“It’s a thoughtful, strategic and necessary step that, managed wisely, will reap significant rewards,” James said.
State Senate Education Committee chairperson Brian Campion, D-Bennington, said the Legislature would “work to understand the necessary investment” requested in the proposal.
“Higher education is at a crossroads in the United States. We will be looking to our federal partners for financial assistance so we don’t compete for budget dollars in broadband expansion, access to childcare and other priorities,” Campion said.
State Senate President Pro Tempore Becca Balint, D-Windham, said the resolution was “an important step” in saving the state college system, which a year ago contemplated closing both NVU campuses and the Randolph campus of Vermont Tech.
“Keeping a campus presence in each of these towns was vitally important to me and many of my colleges in the Senate,” Balint said. “When you put families and students at the center of the equation, it’s clear that we must keep the doors open at sites across the state.”
The Chancellor’s office will be retained, but will move out of its current office in Montpelier and to one of the campuses when the lease expires in 2022, Zdatny said. Prescott said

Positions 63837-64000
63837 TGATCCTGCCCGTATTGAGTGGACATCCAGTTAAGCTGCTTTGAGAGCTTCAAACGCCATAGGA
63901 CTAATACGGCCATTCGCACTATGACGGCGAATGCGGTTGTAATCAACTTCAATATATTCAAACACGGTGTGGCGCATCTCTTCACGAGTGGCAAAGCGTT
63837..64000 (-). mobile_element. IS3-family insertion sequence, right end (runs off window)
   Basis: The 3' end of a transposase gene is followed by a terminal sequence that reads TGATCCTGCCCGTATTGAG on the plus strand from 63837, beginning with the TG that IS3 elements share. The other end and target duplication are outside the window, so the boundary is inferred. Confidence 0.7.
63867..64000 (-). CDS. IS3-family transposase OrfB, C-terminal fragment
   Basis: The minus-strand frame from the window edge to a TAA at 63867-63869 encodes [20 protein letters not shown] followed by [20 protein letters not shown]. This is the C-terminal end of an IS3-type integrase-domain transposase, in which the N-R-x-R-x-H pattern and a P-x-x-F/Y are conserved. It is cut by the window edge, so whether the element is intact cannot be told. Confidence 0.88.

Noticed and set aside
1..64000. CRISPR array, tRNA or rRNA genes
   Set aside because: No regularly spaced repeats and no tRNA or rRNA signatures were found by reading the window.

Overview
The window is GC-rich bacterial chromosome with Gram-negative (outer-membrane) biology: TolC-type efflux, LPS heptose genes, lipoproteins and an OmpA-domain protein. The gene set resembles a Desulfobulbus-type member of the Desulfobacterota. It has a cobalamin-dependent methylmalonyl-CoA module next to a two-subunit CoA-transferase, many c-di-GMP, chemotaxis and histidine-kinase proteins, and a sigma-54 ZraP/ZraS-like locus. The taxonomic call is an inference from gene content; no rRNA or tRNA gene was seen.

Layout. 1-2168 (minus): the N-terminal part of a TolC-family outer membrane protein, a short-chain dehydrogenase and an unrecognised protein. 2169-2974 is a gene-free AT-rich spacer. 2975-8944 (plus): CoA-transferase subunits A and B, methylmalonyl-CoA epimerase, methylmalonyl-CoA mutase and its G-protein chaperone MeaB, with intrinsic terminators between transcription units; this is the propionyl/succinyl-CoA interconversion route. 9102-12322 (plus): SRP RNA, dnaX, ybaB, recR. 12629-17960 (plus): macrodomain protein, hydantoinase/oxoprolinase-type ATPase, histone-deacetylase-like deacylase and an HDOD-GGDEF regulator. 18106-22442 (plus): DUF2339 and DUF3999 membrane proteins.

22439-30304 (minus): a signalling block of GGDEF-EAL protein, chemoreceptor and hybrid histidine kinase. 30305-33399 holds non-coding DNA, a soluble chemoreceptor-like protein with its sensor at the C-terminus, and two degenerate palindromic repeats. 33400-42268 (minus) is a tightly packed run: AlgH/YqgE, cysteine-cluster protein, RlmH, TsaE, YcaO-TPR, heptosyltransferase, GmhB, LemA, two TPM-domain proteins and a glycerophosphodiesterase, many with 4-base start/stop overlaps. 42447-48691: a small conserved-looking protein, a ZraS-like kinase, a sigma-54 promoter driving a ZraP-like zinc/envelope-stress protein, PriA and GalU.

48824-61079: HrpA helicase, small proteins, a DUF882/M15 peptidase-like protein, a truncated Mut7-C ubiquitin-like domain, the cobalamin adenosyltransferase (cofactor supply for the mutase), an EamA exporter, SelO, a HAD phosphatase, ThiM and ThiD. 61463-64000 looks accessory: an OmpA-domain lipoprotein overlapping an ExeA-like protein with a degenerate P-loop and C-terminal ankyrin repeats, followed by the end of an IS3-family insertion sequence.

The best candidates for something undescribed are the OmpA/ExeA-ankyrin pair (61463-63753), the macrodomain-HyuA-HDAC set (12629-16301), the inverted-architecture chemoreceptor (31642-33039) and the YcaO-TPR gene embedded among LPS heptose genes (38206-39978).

But the newly merged university will hire a president, who will oversee the process of consolidation and securing accreditation from NECHE.
The president of the merged university and CCV will report to the Zdatny, while the Board of Trustees will oversee Zdatny and the two institutions.
Asked by state Rep. Bill Lippert if she had a sense that NECHE would approve the reconfiguration, Zdatny said the plan for a university president came out of conversation with the accrediting agency.
“It was very clear that until July 1, 2023 [when the new entity would take hold] we have to maintain the accreditation to the eve of that day,” Zdatny said. “They didn’t tell us what we had to do, it was thrown out as a suggestion ... but we take that very seriously.”
Lippert stressed the size of the commitment, and noted it would extend beyond the current Legislature and the Scott administration to make it work. “It’s even more important that we embed the significance of this in the minds of every stakeholder in Vermont.”
Board of Trustees member Linda Milne of Montpelier said the board needs to do better at enforcing accountability for the system now that the stakes are being raised.
“I’ve been on this board for 15 years … I don’t think this board has done a good job on accountability over that period of time,” Milne said. While some of that reflects the “five strong colleges model” and the operational silos that were the past practice, “I’m not sure the board often held management accountable enough,” Milne said. “We need to be better at it … and we we need to know how to be better at it.”
The system, which needed a significant infusion of state funds to survive when tuition and fees were undercut by the COVID-19 pandemic is estimating $20 million in total reinvention costs, including $8 million this year.
Following Zdatny’s presentation of the reinvention plan and timeline, Board of Trustees member Adam Grinold of Brattleboro asked if a strategic financial plan was part of the effort as well. Zdatny said that plan will be completed by summer.